BCAN continues to document the increasing frequency of flooding in Boston due to sea level rise. This is especially noticeable at “king tide” events, the next of which is upcoming on Sunday November 15th. And this is only just the beginning. These coastline maps demonstrate the city’s vulnerability over the next several decades. Move the arrows to observe how the city is impacted.
The map on the left-most side of the slide projects the high tides around the coastline of Boston in the 2030s, with 9 inches of sea level rise due to increasing global temperatures. The lighter blue represents flooding of sea water into city neighborhoods. The map on the right-most side of the slide depicts high tides in the 2070s, after a projected 36 inches of sea level rise, and additionally a middle-of-the-road scenario for flooding in our streets from stormwater, shown in aqua green. The purple, red, and bright green colors show the places in the city where our most vulnerable populations reside–low income residents, people of color, and the elderly.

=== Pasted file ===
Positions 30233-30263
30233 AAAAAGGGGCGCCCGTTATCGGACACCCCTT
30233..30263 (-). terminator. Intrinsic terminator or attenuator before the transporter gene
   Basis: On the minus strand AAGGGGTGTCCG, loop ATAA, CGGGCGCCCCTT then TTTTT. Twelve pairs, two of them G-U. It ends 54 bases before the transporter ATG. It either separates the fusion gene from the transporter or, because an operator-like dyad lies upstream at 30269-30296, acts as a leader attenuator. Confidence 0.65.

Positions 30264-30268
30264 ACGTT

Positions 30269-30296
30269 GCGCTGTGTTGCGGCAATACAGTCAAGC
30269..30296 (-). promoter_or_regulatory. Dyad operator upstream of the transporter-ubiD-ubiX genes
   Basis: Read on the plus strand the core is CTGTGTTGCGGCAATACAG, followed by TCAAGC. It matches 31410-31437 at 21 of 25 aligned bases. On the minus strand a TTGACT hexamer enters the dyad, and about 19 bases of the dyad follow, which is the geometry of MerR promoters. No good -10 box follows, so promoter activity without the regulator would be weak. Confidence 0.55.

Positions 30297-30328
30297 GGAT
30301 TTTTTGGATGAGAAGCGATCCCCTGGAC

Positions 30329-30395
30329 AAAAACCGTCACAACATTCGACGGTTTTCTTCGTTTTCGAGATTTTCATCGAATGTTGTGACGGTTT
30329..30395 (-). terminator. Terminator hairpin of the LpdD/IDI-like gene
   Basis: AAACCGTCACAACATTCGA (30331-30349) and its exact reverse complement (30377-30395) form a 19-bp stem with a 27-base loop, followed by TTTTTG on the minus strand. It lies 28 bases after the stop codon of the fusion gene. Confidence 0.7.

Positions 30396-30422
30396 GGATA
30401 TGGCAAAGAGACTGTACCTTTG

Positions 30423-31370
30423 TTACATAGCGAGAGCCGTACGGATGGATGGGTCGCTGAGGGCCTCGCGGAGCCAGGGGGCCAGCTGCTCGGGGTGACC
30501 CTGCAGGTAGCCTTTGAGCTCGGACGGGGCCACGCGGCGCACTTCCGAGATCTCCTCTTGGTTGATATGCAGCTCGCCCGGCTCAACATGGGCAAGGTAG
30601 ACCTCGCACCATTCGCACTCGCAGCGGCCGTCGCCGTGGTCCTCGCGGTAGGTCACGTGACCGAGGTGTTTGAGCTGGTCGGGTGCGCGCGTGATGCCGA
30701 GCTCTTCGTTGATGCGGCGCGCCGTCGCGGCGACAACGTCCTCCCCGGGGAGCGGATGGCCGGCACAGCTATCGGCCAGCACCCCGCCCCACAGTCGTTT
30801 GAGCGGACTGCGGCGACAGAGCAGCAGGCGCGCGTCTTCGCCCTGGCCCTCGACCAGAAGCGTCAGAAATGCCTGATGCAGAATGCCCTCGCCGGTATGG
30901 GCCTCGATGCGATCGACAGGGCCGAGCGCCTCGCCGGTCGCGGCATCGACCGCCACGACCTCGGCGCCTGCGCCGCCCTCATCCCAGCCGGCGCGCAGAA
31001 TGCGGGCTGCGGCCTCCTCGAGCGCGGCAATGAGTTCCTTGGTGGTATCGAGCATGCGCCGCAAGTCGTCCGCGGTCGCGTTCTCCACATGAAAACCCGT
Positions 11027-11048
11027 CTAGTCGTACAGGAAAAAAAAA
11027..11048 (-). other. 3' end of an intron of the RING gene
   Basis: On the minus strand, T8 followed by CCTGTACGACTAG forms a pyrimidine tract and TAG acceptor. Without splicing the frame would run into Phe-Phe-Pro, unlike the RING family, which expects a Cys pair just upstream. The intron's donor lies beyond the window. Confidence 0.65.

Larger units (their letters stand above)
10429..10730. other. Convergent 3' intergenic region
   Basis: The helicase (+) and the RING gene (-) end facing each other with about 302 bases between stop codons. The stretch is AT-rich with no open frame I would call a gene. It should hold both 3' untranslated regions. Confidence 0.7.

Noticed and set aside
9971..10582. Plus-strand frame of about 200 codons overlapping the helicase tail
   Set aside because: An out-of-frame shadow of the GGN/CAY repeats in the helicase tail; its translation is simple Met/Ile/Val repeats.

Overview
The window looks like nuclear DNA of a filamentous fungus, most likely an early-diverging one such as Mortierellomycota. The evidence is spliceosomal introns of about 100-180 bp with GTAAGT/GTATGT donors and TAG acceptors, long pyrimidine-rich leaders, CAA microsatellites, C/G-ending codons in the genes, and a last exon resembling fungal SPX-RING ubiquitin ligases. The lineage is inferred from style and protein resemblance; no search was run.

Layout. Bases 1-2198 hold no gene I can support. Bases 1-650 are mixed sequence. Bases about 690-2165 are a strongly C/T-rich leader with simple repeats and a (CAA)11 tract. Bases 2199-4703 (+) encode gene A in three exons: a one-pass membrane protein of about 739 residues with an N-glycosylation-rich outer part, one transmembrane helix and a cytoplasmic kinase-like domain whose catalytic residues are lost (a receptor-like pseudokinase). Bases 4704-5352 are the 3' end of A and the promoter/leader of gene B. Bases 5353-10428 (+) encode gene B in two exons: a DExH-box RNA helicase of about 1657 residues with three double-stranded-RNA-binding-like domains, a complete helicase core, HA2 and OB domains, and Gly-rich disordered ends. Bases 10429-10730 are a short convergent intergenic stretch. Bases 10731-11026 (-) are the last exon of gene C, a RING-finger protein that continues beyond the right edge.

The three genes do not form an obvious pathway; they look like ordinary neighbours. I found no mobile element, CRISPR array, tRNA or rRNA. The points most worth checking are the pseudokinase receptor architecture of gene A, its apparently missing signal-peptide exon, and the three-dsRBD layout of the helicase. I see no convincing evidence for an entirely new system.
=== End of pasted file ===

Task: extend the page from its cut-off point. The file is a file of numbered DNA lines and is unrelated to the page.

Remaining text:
These images give you just a peek into what has become our reality here in Boston. King tide events—AKA perigean spring tides—are not going away any time soon. We will see more and more of these flooding events in our city, and as the maps show, they will get worse and worse, especially for our most vulnerable and under-resourced communities. We must take bold and aggressive climate action now to protect our coastal neighborhoods and forestall the impact of climate change.
The City of Boston has a great tool for finding the projected flooding for any address in the City. To learn more about anticipated flooding in your neighborhood and at the places you like to visit, go to https://www.boston.gov/departments/environment/climate-ready-boston-map-explorer.
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